See also Sweeping Arrests in Syria after Military Rolls In - Sarah El Deeb
    Rami Abdul-Rahman, the director of the Syrian Observatory for Human Rights, said more than 200 people were picked up Sunday in Banias on the Mediterranean coast. Security forces killed 30 people in nationwide protests on Friday. (AP)
        See also As Tanks Line the Streets, Syrians Stand Firm to Defy Brutal Regime - Khalid Ali and Kim Sengupta (Independent-UK)
  • Hamas Leader Nods to New Partners - Charles Levinson and Matt Bradley
    Hamas leader Khaled Mashal said his movement will make decisions about how to wage its struggle with Israel, including if and when to use violence, in consensus with more moderate Palestinian factions. "How to manage the resistance, what's the best way to achieve our goals, when to escalate and when to cease fire, now we have to agree on all those decisions as Palestinians," said Mashal in an interview with the Wall Street Journal in Cairo. (Wall Street Journal)
        See also Hamas Leader: The Hamas-Fatah Reconciliation - A Step Towards Restoring the Land, Jerusalem and Al-Aqsa
    On May 7, Muslim Brotherhood General Guide Muhammad Badie met in Cairo with Palestinian figures, including Hamas Political Bureau Head Khaled Mashal; the secretary-general of the Popular Front–General Command, Ahmad Jibril; Islamic Jihad Secretary-General Ramadan Shalah; and Fatah official Sahar Basiso. Mashal said at the meeting that the Hamas-Fatah reconciliation strengthened the Palestinians in their struggle to end the occupation and restore the land, Jerusalem and the Al-Aqsa mosque, which is the right of the entire Arab and Muslim nation. He added that the winds of change blowing in Egypt placed the goal of liberating Palestine within reach, and that the Palestinians hoped to host their Egyptian brothers for a prayer in Al-Aqsa. (MEMRI)
  • Egypt's Muslim Brotherhood Urges Review of Israel Ties - Heba Saleh
    The Muslim Brotherhood opposition group in Egypt has called for a review of the 1978 peace treaty between Egypt and Israel and says it should be resubmitted to a "freely elected" parliament for approval. Egypt is due to hold parliamentary elections in September and the group is likely to emerge with the largest bloc in the assembly. "We should now raise our voice to ask for: an end to normalization [with Israel] which has given our enemy stability; an end to [Egyptian] efforts to secure from infiltrators the borders of the Zionists; the abolition of all [joint] economic interests such as the Qualified Industrial Zones agreement and the export of Egyptian gas to Israel," said Mohamed Badie, the Brotherhood's leader. (Financial Times-UK)
        See also U.S. Planning $1 Billion Debt Relief for Egypt - Mary Beth Sheridan (Washington Post)
News Resources - Israel and the Mideast:
  • Remembrance Day: Israel Remembers Its Fallen Soldiers
    Remembrance Day, which began on Sunday evening, May 8, is a day of collective and personal anguish mingled with awe and honor for the fallen. A total of 22,867 men and women have been killed defending the Land of Israel since 1860. Since the end of the War of Independence, 2,443 people have been killed in Israel in terror attacks - 13 in the past year. (Israel Ministry of Foreign Affairs)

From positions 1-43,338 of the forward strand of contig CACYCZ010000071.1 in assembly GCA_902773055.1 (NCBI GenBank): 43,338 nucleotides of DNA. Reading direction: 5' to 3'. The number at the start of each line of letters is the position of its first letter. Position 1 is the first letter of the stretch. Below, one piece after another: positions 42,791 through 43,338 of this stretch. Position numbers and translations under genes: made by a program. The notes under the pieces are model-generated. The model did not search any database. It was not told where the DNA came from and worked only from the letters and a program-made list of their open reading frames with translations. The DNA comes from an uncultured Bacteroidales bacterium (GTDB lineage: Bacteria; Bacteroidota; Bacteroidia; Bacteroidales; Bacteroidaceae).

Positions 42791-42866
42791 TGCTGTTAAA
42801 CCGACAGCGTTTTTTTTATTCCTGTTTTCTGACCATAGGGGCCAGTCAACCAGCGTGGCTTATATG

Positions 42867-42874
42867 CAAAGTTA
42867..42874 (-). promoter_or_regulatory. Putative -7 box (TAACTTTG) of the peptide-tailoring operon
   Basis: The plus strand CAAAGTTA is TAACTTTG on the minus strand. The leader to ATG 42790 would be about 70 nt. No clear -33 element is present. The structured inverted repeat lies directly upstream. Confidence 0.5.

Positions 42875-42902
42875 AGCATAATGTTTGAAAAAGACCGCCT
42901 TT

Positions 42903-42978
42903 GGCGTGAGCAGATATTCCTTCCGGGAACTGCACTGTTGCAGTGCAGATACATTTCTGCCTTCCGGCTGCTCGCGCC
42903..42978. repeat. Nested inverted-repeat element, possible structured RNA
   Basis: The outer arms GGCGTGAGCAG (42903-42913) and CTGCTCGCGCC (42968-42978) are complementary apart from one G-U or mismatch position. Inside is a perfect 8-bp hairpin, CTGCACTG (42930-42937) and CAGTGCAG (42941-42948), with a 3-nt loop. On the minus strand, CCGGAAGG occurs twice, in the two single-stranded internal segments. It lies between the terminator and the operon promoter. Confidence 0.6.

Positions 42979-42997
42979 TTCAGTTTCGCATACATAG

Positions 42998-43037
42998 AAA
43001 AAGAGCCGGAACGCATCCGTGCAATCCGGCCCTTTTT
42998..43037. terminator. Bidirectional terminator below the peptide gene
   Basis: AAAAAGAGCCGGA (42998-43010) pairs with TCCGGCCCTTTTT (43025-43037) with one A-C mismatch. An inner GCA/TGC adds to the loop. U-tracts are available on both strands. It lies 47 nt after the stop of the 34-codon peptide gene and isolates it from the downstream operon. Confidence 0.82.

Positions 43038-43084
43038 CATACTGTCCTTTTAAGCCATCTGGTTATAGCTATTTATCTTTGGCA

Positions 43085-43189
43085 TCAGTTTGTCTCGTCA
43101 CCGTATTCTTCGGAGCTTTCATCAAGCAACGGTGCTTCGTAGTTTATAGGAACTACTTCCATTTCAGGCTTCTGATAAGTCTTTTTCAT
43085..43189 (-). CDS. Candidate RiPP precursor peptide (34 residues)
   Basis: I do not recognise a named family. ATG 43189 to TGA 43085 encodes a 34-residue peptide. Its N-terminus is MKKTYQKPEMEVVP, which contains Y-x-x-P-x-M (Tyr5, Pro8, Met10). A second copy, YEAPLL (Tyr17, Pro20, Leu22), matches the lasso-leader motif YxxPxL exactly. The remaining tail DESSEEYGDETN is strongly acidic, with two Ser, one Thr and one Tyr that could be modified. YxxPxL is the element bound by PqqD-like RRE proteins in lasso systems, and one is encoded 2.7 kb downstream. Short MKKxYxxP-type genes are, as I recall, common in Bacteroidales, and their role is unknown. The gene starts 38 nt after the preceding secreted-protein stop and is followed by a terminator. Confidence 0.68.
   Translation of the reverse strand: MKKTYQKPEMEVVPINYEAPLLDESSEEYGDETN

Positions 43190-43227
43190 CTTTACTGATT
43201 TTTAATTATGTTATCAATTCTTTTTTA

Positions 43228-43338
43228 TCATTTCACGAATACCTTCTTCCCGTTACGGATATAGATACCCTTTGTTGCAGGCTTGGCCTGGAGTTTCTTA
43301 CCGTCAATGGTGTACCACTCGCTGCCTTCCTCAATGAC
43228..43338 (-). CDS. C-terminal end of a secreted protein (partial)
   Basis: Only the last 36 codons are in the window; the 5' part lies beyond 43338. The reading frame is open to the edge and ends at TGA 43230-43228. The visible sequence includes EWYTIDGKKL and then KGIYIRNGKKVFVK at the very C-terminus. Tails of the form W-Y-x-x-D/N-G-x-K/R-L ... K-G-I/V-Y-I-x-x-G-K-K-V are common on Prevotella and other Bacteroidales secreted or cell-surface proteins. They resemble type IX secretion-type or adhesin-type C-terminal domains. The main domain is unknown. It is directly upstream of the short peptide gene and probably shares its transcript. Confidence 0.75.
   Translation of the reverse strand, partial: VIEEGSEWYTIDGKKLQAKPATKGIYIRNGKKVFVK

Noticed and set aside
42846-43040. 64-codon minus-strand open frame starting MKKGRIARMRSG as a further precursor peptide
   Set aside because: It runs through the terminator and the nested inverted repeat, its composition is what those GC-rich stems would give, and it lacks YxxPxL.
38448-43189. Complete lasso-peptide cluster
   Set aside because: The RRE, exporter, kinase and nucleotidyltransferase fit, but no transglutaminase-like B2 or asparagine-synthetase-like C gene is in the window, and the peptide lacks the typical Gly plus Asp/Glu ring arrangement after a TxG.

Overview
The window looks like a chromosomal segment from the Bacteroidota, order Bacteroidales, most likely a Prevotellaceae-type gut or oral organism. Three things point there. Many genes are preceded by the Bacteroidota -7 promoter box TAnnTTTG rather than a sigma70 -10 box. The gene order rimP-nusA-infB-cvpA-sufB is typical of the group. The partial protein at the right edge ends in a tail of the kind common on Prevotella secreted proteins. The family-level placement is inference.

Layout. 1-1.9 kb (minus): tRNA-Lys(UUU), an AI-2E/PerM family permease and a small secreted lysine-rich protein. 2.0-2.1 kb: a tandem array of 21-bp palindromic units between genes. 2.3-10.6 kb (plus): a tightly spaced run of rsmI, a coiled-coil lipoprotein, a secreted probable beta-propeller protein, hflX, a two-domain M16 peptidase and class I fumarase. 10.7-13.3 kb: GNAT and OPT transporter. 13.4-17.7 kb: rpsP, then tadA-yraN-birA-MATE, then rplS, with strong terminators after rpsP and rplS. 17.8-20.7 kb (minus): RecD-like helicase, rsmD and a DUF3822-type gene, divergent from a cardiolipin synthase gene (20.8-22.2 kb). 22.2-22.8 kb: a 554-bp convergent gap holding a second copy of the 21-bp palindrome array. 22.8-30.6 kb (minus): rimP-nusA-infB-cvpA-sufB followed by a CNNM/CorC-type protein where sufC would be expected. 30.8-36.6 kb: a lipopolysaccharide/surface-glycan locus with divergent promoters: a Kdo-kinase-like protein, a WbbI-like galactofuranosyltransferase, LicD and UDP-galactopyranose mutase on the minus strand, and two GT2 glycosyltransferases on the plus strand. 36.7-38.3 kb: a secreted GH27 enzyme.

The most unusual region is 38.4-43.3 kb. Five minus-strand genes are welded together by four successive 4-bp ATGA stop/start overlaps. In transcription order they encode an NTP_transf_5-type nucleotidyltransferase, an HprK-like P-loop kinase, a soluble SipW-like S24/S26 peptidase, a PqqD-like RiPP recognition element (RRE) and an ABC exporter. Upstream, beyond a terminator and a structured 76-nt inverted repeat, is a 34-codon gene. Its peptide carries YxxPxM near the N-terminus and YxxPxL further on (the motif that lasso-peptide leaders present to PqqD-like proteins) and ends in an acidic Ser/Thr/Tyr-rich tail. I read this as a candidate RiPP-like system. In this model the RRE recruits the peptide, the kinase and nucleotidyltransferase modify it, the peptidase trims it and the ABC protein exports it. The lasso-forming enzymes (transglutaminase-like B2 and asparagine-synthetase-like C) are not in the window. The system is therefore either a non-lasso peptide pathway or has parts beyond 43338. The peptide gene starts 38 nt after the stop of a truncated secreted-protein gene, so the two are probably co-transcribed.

See also Israel Stands Still to Commemorate Fallen Soldiers
    Israel stood still on Monday morning as a siren sounded to commemorate fallen soldiers on Israel's Memorial Day. The country grinds to a halt at the sound of the siren, with cars stopping on the highway so that people may stand and pay their respects to the country's fallen soldiers. (Ha'aretz)
        See also Remembering the Fallen - President Shimon Peres (Israel Ministry of Foreign Affairs)
        See also Memorial Day Address - Prime Minister Benjamin Netanyahu (Prime Minister's Office)
  • Hamas Holds First Rally in Ramallah in Four Years - Mohammed Mar'i
    For the first time in four years, hundreds of Hamas members and supporters took to the streets in the West Bank city of Ramallah on Friday to celebrate the signing of a reconciliation deal between rivals Hamas and Fatah. Ahmed Musleh, a West Bank-based Hamas legislator, said "it is the first time in four years" that Hamas members and supporters "can hold a Hamas flag alongside a Palestinian flag in the West Bank." Similar rallies were held in the cities of Nablus, Jenin, and Hebron. (Arab News-Saudi Arabia)
  • Strategic Affairs Minister: Hamas Signed Unity Deal Out of Weakness
    Strategic Affairs Minister Moshe Ya'alon said on Saturday that Hamas signed the unity agreement with Fatah out of weakness and that it should not be believed that they are moderating their extreme views toward Israel. The former IDF chief of staff said that Israel's improved ability to defend itself with the recently deployed "Iron Dome" anti-rocket system contributed to the Gaza leadership's decision to reconcile with the Palestinian Authority. Israel should not "delude" itself into thinking that the agreement between the Palestinian factions is a real reconciliation. (Jerusalem Post)
Global Commentary and Think-Tank Analysis (Best of U.S., UK, and Israel):
  • A Fatah-Hamas Deal - Editorial